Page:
Monday, April 10, 2006

Jewcy Seder

Nothing says roots like Passover food. So when my mom was in town this weekend (just a few days shy of Pesach) we chowed down like Rabbis. A few days early. Gefilte fish is the ultimate insider dish. No one with any taste outside of The Tribe can even tolerate it. But to the tongue raised in awe of the adults at the Seder table eating these beige odd shaped dumplings of the tub, there is joy in the bite of purple horseradish and the flush of sweet fish as the gefilte crumbles over the palette.

There are great, great stories about the first generation of off-the-schtettle wives keeping carp alive in the bathtub in Brooklyn for days before they cut it up and mixed it with whitefish and pike, matzo and egg. My grandmother’s mother was one of those Jewesses and I can still remember staring at my Nanna’s tub imagining a big fish swimming around next to the Donald duck decals she had stuck on the bottom for my bath times. No wonder I love even the gefilte jelly in the Mrs. Adler jars from Shop and Stop. For a little Jewish kid growing up in the City this is magic folklore.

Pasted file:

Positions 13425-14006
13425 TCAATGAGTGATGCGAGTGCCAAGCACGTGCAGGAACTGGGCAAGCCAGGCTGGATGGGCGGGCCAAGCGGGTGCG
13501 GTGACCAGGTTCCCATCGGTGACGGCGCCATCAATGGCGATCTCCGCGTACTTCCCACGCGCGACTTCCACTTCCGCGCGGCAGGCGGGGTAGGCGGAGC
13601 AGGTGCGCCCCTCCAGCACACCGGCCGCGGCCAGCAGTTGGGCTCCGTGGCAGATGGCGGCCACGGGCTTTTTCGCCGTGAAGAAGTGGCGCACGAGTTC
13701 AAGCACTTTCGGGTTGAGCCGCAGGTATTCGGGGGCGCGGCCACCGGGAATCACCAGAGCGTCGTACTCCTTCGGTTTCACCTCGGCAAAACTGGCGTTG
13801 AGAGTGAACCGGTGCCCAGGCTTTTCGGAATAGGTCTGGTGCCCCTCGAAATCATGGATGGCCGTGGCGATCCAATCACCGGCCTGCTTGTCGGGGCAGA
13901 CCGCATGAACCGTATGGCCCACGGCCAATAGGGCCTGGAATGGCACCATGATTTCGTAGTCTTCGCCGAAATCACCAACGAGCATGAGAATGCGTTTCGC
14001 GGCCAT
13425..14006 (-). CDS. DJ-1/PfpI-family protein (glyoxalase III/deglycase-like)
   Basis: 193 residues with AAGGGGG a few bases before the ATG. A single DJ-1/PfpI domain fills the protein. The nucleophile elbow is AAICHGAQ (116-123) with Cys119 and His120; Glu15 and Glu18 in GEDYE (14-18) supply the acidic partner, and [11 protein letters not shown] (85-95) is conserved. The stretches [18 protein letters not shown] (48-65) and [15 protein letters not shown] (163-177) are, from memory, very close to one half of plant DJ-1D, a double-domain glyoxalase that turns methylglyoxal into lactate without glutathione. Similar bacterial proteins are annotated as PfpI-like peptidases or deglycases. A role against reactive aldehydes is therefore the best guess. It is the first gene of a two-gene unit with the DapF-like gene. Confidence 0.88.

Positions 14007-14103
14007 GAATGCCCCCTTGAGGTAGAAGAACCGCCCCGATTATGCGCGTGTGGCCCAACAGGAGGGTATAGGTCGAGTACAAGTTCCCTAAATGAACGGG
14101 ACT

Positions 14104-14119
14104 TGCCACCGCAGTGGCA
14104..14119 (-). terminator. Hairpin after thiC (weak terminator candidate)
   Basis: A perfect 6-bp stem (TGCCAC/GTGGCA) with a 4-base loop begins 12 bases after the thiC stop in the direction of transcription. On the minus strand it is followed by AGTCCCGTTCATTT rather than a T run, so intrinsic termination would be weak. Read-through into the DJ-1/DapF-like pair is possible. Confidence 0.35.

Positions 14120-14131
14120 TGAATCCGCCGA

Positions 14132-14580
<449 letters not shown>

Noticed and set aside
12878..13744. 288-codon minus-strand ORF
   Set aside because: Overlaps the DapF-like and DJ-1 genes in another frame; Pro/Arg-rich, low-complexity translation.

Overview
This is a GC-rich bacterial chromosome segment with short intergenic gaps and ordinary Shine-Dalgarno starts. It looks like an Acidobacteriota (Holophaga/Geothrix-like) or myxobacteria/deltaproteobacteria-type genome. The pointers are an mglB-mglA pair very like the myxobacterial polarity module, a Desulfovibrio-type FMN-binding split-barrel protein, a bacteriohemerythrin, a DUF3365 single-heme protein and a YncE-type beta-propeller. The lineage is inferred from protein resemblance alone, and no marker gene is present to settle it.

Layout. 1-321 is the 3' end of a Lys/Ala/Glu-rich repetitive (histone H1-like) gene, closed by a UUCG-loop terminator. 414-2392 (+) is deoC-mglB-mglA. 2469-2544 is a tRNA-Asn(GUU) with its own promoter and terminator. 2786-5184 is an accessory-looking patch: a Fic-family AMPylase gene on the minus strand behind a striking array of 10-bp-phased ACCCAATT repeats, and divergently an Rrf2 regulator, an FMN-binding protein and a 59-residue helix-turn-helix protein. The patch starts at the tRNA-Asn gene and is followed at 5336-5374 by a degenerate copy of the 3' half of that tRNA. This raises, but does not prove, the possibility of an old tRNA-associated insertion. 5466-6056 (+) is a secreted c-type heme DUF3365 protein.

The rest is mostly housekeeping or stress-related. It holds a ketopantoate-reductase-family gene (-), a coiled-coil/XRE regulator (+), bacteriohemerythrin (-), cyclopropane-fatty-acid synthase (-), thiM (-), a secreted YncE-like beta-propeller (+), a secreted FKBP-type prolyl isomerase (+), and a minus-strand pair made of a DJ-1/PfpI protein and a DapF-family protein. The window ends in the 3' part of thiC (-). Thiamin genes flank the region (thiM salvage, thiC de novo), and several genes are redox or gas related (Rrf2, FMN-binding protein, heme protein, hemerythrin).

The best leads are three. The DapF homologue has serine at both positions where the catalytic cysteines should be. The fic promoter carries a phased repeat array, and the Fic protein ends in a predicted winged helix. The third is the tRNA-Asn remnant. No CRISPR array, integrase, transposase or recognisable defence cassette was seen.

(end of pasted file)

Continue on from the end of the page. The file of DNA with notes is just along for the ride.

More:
At our pre-Pesach seder I plated the gefilte with some tender arugala that I’ve been growing in a coldframe in my backyard. Then I took a picture of it with my cell phone and posted it on the blog. How is that going to compare to the tub stories for my kids? Magic? Maybe, maybe not, but it sure feels Tribal and that’s real Jewcy for this Jew.


Stockton & Tweed said...

Not so fast, WesFoodie!

I myself am a non-triber with a tongue inrigued by the gefilte fish - not that I affirmatively seek it out, mind you; rather, my waspy heritage usually brings me face-to-face with smoked salmon.

Happy Holidays!


WesFoodie said...

Tweed - Its interesting because smoked salmon is one of the few things that both Scottish lords and Schtettle rebbis had in common. Good luck with the gefilte tasting.